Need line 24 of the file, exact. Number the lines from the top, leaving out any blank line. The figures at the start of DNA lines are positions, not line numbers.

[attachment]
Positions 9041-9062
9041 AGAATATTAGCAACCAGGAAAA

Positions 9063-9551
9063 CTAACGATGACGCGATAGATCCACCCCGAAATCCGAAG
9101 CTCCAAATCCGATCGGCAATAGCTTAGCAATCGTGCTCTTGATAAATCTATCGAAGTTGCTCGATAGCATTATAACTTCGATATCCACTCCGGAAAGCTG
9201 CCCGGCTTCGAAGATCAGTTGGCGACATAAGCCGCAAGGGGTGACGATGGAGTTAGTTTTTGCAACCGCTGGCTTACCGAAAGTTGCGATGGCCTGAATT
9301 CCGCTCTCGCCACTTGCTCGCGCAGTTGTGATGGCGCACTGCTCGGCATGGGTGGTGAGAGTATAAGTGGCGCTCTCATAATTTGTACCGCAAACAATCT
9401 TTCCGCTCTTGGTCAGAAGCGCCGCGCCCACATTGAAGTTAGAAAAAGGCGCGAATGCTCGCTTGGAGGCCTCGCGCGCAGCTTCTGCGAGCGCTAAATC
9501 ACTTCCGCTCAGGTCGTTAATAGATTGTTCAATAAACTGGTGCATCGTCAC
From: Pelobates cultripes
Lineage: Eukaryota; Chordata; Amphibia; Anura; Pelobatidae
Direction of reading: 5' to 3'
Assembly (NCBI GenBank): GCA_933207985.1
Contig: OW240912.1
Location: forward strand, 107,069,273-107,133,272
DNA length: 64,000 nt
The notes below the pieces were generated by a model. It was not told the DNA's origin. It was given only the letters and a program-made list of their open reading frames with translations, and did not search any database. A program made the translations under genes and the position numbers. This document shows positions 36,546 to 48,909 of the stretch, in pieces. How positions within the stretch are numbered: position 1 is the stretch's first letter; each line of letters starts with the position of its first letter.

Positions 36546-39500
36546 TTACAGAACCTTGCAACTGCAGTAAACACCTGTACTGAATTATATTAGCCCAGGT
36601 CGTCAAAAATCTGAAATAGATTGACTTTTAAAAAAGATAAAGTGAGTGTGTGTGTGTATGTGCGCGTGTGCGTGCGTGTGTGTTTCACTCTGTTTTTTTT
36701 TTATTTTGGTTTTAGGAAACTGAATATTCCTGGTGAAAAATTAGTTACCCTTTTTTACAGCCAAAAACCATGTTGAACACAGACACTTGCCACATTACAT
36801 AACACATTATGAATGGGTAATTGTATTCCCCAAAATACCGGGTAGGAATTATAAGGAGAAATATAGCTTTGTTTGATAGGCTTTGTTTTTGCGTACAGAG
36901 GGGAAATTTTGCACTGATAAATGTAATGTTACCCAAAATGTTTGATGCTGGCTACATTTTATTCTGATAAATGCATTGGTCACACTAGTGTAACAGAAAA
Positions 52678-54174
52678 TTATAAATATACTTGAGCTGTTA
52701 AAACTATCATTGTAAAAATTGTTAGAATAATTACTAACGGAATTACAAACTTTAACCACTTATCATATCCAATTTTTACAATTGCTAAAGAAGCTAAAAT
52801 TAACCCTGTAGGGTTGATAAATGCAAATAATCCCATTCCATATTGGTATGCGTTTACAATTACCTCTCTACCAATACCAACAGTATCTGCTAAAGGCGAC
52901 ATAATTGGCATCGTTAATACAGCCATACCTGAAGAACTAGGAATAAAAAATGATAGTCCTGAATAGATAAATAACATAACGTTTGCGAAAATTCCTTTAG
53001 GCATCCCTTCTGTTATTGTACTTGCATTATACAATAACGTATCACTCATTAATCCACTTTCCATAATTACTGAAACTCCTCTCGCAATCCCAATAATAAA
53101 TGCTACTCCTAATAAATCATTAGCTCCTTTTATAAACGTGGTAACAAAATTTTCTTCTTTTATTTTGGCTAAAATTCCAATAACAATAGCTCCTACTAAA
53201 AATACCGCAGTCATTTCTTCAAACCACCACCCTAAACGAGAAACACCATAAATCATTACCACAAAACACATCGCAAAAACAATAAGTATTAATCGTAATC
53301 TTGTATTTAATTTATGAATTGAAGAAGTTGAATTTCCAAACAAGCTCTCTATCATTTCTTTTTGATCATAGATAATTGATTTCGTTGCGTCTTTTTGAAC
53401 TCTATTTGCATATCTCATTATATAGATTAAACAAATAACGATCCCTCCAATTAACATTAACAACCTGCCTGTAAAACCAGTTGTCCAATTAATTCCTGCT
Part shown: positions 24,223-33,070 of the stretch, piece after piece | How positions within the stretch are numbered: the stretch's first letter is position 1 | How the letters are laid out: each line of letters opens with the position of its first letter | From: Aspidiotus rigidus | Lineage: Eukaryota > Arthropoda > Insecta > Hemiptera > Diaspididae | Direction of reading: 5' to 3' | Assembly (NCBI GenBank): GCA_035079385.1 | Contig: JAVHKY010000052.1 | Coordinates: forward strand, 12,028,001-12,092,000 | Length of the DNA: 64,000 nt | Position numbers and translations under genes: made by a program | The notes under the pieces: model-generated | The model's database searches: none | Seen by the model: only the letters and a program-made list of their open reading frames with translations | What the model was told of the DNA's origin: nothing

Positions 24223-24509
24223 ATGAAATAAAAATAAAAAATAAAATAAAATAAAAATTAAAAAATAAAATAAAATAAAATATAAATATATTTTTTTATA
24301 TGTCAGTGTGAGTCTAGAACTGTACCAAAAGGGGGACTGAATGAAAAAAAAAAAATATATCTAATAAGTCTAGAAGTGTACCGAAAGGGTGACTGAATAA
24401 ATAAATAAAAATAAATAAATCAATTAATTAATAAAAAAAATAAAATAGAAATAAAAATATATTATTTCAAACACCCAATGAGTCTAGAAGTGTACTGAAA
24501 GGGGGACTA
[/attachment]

Positions 52678-54174